In fact, a Stark-light world currently exists in the Invincible Iron Man comic book. After Tony wound up in a near-comatose state at the conclusion to Civil War II, two surprising characters picked up the Iron mantle: teenage genius Riri Williams and former archfiend Victor Von Doom. In addition to numerous one-off and short term metal-clad superheroes, Mary Jane Watson recently donned the Iron Spider armor, and ace scientist Toni Ho has been zipping around the U.S.Avengers as Iron Patriot.
The cinematic universe itself offers several solid options to carry on Iron Man’s super-suited heroics, including the previously established – if gravely injured – Colonel James Rhodes and Stark’s CEO and love interest, Pepper Potts (although she’s yet to don her Rescue armor on-screen). Unfortunately, as far as Pepper Potts goes, Gwyneth Paltrow is unsure about her return to the MCU. In addition, Cheadle’s Rhodes isn’t exactly a spring chicken himself, and may not wish to sign on for an extended run after several years as War Machine already. Unless Disney wants recast either character – something which would be difficult to explain (again) without a continuity-rending film like X-Men: Days of Future Past – Marvel may be forced to hit the books for inspiration.
Speaking of which, they do have several viable new iron heroes. Even though Doctor Doom isn’t an option, since FOX still owns the character rights, Riri Williams would be a fantastic choice. Aside from recasting Tony Stark, which gets into that treacherous, Young Han Solo territory, or creating an entirely new Iron Man, the best option seems to be using an existing, younger character like Riri. With Tony’s artificial intelligence acting as guide and benefactor to the young tech wizard, Invincible Iron Man could easily be a dry run for transitioning whichever new face Disney chooses for their future Iron Man (especially since Downey Jr. is on-contract for several more years).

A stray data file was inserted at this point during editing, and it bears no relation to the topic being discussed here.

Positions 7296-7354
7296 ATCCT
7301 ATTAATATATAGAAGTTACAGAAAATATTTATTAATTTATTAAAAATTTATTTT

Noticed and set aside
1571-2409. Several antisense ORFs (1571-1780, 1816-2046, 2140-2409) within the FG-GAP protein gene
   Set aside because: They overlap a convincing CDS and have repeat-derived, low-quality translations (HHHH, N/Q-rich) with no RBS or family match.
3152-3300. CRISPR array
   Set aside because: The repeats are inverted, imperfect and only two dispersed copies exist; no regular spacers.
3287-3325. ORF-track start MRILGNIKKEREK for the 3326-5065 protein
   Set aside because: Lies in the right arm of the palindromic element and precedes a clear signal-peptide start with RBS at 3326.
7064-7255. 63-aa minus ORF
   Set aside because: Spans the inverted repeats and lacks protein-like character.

If the studio does use a legacy character, though, picking a teen or young adult actor like Tom Holland is the ideal way to go. Robert Downey Jr. was the perfect veteran talent to kick off Marvel’s cinematic endeavors, but their shared universe is thoroughly established now. Any new Golden Avenger should be a brash, up-and-comer, who could fulfill the role for at least a solid decade or so like Downey Jr. before them. After all, even if there are dozens of viable Iron Man-esque characters capable of carrying on his good code name, if not filling his shoes, they need to at least approximate the talent of their predecessor.
In the long run, the question of should Iron Man be replaced is less-relevant than when will Marvel be forced to replace him. Theoretically, Robert Downey Jr. could run around as Tony Stark for another decade or two, receiving a continuous CG-youth makeover to make him look roughly the same age. As impressive as technology is these days, even the most advanced digital effects that money can buy never quite look as legitimate as the actor themselves. If (and when) Downey Jr. chooses to leave the snarky mogul behind, Disney owes Tony Stark a proper retirement.
However, if they do choose to keep an iteration of the classic hero around, the House of Ideas needs to ease their fans and the next Iron Man (or Woman) host into their suit of armor. It would only seem appropriate for Disney, while Robert Downey Jr. is still on retainer, to use Tony Stark as a mentor, much like his role in Spider-Man: Homecoming and his artificial intelligence has done for Riri Williams in Invincible Iron Man. Not only would it be an appropriate curtain call for the legendary character, but it would mark an appropriate passing of the torch. Combined with a tactful and tactical re-envisioning of Iron Man, this will allow the MCU to retain one of its key players, in one form or another, for years to come.